Although mothers are ideally depicted as loving and nurturing this unfortunately is not always the case. There are also those who do not have any connection with their mom, whether it be due abuse, abandonment or neglect but are made to feel judged for not wanting to celebrate at all.

The entire day is a celebration of women who are able to bear children, however this excludes women who have not given birth or are unable to, and may cause them to feel as though they have failed as a woman. In the 21st century, womanhood should not rely solely on childbirth. The fact that a woman may not want to or is unable to have children should not classify her as inferior.

Additionally, the pain of one who have lost a mother is unimaginable. Consider this,  a friend who lost her mother a few years back and every Mother’s Day she becomes isolative and withdrawn. She does not go to work, church and tries to avoid coming outside altogether as the pain of seeing everyone celebrating this holiday, or worst being asked what did she “do” for her mother on that day is a stab at an already deep wound.

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This post is not to bash those who celebrate Mother’s Day, but while celebrating I think we should make a conscious effort of being aware that for many, this is a difficult day. Most of us know someone who has lost a mom, a child or are battling with infertility. A small gesture, a text, a call to acknowledge the pain that they may be facing on this very special day will go a long way.

The family unit is a complex matter that reaches far deeper than the pursuit of big business for profit. Life is too short to wait for one commercial day.

Hold those you love close and celebrate every day, as tomorrow is promised to no one, and only fools rely solely on tomorrow.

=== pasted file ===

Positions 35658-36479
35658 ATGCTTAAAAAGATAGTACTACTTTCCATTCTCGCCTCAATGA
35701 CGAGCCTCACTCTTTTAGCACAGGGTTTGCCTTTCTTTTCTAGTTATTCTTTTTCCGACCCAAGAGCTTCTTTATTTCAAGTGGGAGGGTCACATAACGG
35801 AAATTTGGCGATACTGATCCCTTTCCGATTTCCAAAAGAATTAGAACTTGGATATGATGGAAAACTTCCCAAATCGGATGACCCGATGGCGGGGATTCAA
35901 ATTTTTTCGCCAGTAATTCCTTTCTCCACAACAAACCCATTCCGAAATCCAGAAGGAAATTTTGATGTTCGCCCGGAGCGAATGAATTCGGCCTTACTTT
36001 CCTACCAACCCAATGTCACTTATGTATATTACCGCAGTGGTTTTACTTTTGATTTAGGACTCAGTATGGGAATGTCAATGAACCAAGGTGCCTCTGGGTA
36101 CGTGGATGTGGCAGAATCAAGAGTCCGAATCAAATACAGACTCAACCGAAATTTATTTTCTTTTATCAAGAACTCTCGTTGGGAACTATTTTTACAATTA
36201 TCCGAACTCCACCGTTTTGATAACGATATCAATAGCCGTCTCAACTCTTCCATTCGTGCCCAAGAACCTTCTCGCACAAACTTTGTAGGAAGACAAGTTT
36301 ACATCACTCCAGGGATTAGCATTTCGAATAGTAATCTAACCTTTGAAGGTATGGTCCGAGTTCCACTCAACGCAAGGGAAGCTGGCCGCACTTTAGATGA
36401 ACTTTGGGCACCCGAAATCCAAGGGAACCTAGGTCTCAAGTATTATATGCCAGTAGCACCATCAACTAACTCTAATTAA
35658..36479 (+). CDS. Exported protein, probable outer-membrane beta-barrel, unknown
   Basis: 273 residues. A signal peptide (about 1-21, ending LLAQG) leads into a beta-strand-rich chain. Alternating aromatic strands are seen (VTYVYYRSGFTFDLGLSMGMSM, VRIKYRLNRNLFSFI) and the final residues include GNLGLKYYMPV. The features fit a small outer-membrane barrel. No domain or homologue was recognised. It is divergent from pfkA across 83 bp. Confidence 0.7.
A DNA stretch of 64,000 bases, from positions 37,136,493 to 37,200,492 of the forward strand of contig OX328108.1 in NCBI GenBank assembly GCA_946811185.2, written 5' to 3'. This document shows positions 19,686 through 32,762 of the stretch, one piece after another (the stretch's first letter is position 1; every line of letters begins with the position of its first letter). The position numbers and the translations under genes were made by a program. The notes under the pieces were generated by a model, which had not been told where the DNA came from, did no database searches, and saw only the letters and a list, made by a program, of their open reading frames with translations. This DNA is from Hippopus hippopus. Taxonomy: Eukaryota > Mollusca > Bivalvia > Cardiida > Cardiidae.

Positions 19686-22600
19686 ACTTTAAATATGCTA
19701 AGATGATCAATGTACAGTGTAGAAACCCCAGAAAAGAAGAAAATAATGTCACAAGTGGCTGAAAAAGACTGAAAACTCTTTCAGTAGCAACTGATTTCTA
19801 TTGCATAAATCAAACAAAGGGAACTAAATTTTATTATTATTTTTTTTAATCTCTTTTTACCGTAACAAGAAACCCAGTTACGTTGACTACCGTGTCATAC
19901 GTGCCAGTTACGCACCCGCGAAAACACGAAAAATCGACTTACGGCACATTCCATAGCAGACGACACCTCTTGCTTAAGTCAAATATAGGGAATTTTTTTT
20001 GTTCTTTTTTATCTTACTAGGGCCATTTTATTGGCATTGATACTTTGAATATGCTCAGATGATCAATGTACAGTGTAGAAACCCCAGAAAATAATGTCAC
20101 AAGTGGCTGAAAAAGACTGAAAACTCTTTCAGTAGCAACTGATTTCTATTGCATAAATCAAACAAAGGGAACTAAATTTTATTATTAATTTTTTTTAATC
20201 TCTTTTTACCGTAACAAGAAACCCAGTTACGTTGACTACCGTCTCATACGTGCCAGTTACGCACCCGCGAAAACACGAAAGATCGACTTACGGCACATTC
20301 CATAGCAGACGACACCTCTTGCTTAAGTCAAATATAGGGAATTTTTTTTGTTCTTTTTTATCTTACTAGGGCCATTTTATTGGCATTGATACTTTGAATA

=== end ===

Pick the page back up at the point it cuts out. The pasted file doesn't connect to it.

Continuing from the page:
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What do you guys think? Has Mother’s Day become too commercialized? Do you know someone who suffers a great deal on that day? Comment below.

21 Happy things :-)

  1. The sound of children laughing
  2. The smell of fresh baked bread
  3. Standing on a white sandy beach looking into crystal Blue Ocean
  4. Free drink from Starbucks
  5. Conclusion to a grueling semester
  6. 4th of July BBQs
  7. Getting lost in a book by your favorite author
  8. Binge watching a newly discovered Netflix series
  9. Completing that annoying level on candy crush
  10. Supportive feedback from fellow
  11. Sound of the rain, while I am under my blanket
  12. Completing all my chores, and still having time for a nap
  13. Naps
  14. Deep tissue massages
  15. No traffic
  16. Mystery shows
  17. Ignorant TV
  18. Smell of rain
  19. Homemade spaghetti
  20. Count down to Vacations
  21. Receiving hand written love notes

Yellow Plush Toy

Name your happy below

*Inspired by a fellow blogger

http://www.mikasabeauty.com/
use code TRAVELSISTAZ25 for 25% off your purchase

Don’t suffer alone

As a woman of color and a mental health professional, one of the topics that is near and dear to my heart is the prevalence of mental illness in the African American community. May is mental health awareness month and after reading a very touching piece by a fellow blogger on how he is dealing with recent diagnosis of schizophrenia, I was moved to write a post on the subject.

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In the African American community there are many misconceptions when it comes to mental illness. The topic of mental illness is often seen as a taboo and most don’t speak on the topic at all. Many believe that a mental health condition is a personal weakness or some even a punishment from God. This leads to many being reluctant to discuss mental health problem or even seek treatment because of the shame and stigma that comes along with a psychiatric diagnosis.